On 4 February 2010 13:48, Tim Hoffman <zutes...@gmail.com> wrote:
> Do you mean it parses all templates on instance startup. If so that
> would be prohibitively expensive
> if you have a lot of templates.
> And startup time (just processing all
> the zcml, and all the other imports) is problematic as it is.
> (In the project just compeleted www.polytechnic.wa.edu.au, there is
> 131 template files. (page templates and metal macros). Our startup
You can use the CHAMELEON_CACHE=1 environment setting to cache these.
> for a cold instance without anything in memcache is between 4 and 8
> secs. If appengine is having problems then that can blow out a very
> long way)
It probably makes a lot of sense to memcache the templates, although
memcache might decide to expunge the cached files since they won't be
used much (only at startup).
> Do you have any idea how much it costs to parse a template first time
> round vs traditional zpt.
Chameleon takes substantially longer than ZPT to parse and compile templates.
> I am going to have to have a bit of play, but parsing all templates on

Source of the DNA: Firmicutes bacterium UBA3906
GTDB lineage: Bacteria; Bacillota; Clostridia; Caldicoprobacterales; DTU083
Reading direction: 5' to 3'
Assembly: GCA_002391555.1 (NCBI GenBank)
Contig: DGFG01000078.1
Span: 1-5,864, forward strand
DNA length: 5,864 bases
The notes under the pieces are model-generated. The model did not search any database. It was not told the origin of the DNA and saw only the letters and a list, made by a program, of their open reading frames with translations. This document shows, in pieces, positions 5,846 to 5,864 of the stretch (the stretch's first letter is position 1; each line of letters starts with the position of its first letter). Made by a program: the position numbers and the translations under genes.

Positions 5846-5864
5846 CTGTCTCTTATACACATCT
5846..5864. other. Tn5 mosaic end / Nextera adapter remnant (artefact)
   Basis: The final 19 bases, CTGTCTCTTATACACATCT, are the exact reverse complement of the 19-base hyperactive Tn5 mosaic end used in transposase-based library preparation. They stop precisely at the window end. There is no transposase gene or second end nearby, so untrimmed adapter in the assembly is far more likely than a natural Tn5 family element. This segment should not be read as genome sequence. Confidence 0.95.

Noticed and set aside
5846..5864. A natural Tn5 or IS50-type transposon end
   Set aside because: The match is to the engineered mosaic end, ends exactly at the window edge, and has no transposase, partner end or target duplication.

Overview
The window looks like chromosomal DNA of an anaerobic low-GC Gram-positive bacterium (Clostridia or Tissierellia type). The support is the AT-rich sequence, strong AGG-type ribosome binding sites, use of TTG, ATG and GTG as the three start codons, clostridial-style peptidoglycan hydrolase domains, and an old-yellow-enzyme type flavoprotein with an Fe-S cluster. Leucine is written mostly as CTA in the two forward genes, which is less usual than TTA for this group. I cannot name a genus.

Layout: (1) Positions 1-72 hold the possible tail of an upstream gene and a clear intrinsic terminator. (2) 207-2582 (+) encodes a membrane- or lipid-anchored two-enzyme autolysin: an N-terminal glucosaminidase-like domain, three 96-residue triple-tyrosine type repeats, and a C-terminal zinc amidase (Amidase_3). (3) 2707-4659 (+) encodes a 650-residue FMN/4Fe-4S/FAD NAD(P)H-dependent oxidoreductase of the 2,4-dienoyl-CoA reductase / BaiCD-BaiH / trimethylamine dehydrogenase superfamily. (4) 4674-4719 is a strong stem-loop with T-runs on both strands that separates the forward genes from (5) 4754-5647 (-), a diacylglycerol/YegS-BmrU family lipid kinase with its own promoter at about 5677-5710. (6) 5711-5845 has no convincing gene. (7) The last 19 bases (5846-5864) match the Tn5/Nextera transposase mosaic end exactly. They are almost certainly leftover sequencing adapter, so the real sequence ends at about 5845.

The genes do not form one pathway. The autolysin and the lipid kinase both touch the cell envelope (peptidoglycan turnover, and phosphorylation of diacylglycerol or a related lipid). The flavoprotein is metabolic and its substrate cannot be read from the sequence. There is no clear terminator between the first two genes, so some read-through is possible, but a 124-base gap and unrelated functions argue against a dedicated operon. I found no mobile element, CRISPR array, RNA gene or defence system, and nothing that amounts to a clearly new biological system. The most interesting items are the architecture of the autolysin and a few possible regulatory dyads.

> startup has me really worried. Memcache would alleviate that somewhat
> but any new instance would then still have to check to see if every
> template exists in memcache on startup and parse missing ones.
> However the main problem with a memcache strategy on google is such
> that anything can disappear from it at any time, which means if it's
> gone from memcache then you would have to parse on use of the
> template. Which sort of counters the whole approach. I wonder if the
> datastore could
> be used as a first line storage for the compiled templates. The they
> could be loaded and then cached in memcache, that way the cost
> would not be too high if the are not present as the loader could grab
> them from the datastore.
I thought just that, too. This approach might be good. Can you try it
out? Other than that, perhaps it's possible to fool memcached.
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